According to the AICR’s official statement, the research “does not suggest…that an occasional hot dog at a ballgame, or a slice of ham at Easter, will cause colon cancer. What the evidence does show is that making processed meats an everyday part of the diet, as many Americans do, poses clear and serious risks. That is why AICR now recommends avoiding hot dogs, sausages, bacon, ham, cold cuts and other processed meats.”
The AICR is not taking a position on the New Jersey lawsuit.
My take: Hot dogs are by no means a healthful food, but they can be done right. Just ask San Francisco and L.A. residents who flock to Let’s Be Frank, which serves hot dogs that are free of hormones, antibiotics, nitrates and nitrites. Uncured franks are made from 100% grass-fed beef and organic spices. Italian sausages and bratwurst are made from family-farmed, humanely raise pork. Enjoy in moderation, dawg.Read More:Should Hot Dogs Carry Warning Labels?
I have mixed emotions about this story.
The nuts and bolts: Two New Jersey law firms have filed a class-action lawsuit against Denny’s, claiming the sodium content in the restaurant chain’s menu options is endangering public health.
High-sodium diets are associated with hypertension, heart disease and stroke.
True, some of Denny’s most popular meals have shockingly high sodium levels. Moons Over My Hammy (a ham, egg and cheese sandwich) has 2,580 mg sodium, and it’s served with hash browns (650 mg sodium) or grits (840 mg). Denny’s Meat Lover’s Scramble (two eggs with chopped bacon, diced ham, crumbled sausage and Cheddar cheese, served with two bacon strips, two sausage links, hash browns and two pancakes) has an indefensible 5,690 mg sodium.
Plaintiff Nick DeBenedetto, 48, has regularly eaten at Denny’s for many years, and he takes prescription meds to help control his blood pressure. One of his favorite menu items is the Hammy thing—a breakfast platter he “never would have selected” if he’d know its sodium content, he says.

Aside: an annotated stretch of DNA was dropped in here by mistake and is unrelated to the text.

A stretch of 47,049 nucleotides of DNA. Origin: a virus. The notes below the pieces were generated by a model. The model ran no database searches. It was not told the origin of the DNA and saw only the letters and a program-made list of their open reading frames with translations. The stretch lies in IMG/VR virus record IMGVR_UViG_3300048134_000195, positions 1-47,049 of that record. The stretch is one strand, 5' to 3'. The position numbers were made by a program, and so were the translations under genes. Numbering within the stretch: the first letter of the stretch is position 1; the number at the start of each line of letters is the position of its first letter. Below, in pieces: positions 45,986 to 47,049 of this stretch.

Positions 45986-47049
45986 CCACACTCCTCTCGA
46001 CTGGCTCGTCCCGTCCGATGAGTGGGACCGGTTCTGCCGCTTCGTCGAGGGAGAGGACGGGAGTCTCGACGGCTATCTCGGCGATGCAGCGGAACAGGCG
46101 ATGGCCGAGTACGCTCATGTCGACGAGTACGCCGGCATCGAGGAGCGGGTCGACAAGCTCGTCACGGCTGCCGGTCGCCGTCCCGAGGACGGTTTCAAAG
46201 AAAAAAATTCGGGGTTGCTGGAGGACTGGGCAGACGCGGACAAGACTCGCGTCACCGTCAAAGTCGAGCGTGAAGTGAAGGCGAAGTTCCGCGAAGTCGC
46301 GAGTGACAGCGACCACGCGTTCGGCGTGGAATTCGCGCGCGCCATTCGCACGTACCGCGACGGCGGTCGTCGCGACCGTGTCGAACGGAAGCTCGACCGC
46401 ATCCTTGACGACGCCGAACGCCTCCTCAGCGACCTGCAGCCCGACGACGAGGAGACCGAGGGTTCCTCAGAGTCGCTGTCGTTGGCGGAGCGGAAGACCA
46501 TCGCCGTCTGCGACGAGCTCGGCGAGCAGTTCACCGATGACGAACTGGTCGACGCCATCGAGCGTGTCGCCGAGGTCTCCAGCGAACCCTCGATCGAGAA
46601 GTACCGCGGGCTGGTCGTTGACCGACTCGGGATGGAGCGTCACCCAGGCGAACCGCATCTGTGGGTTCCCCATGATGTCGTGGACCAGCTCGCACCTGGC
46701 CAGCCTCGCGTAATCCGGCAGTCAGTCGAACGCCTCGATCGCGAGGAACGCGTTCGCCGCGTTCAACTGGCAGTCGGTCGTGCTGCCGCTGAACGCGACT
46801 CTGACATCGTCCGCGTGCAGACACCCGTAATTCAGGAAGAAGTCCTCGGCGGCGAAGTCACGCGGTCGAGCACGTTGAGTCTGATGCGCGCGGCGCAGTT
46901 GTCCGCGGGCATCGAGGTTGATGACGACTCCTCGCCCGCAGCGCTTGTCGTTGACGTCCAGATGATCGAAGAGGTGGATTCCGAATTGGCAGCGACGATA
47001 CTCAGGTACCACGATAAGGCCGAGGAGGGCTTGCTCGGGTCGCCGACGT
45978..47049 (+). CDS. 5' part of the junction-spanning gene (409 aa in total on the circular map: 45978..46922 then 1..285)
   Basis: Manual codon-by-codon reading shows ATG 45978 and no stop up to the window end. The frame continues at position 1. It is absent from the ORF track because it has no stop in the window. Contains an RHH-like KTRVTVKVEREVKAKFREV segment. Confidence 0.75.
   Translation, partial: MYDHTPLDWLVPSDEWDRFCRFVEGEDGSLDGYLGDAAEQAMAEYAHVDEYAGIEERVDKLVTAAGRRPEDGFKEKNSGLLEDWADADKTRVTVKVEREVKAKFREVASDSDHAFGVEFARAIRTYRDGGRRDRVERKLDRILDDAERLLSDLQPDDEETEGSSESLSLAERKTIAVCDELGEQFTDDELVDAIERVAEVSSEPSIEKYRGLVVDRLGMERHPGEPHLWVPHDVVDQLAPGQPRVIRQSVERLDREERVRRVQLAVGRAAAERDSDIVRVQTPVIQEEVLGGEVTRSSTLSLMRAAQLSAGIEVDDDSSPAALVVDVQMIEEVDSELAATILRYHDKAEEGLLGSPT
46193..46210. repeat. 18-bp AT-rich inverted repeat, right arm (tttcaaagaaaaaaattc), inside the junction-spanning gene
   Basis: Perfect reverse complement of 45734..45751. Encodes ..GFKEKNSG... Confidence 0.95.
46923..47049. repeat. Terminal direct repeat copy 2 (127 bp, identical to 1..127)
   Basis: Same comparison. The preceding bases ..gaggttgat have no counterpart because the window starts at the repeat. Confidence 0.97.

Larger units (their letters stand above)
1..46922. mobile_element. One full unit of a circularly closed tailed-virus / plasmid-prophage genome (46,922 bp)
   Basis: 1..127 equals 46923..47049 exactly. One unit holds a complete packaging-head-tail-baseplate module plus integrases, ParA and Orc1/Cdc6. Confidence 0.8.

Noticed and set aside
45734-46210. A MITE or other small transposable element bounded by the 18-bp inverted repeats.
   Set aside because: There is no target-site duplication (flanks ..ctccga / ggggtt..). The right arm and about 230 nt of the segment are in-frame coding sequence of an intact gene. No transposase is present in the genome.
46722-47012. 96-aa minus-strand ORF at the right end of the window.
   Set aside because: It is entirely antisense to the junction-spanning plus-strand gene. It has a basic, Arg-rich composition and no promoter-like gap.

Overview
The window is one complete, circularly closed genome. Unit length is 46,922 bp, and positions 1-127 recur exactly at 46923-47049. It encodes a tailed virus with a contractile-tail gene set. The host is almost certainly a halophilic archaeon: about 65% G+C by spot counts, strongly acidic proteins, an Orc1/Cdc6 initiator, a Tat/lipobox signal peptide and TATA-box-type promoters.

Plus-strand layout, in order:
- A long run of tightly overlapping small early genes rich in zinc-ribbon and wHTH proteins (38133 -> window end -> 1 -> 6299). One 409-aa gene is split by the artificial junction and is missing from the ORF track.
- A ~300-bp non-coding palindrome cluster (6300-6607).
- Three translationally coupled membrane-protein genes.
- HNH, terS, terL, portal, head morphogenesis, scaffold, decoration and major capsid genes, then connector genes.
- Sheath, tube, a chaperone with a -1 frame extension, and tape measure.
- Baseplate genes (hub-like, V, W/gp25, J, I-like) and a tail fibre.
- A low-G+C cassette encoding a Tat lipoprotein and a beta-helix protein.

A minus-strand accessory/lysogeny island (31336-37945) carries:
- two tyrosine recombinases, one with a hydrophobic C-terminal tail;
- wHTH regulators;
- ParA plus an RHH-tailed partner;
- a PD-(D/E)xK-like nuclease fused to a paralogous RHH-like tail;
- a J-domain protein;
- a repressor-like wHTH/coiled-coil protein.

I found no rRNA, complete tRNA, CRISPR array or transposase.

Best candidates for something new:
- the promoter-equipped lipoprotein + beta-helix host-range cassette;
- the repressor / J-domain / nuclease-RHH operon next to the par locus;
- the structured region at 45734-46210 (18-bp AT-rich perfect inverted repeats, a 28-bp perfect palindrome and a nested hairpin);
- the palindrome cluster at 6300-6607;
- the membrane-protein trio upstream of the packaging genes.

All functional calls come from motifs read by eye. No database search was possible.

“It’s as if Denny’s is stacking the deck against people like me,” he laments.
Not so fast, Nick. People with hypertension know they’re supposed to watch their sodium intake. What made you think these meals were good for you? Do you take any personal responsibility for your dietary choices?
For its part, Denny’s believes the lawsuit is “frivolous and without merit” and plans to “fight it aggressively in court.” The company also stated: “With hundreds of items on the menu, Denny’s offers a wide variety of choices for consumers with different lifestyles, understanding that many have special dietary needs.”
So, do I side with Denny’s? Absolutely not. The chain aggressively advertises unhealthful meal choices.
The only winners here are the attorneys, whose “healthy” fees turn a public-health problem into a media circus.
Eating a Denny’s Scramble is a personal decision. Eating a healthy organic diet, rich in fruits and vegetables, is a more sensible one. Should DeBenedetto seek monetary damages for choosing the former?Read More:A Salty Lawsuit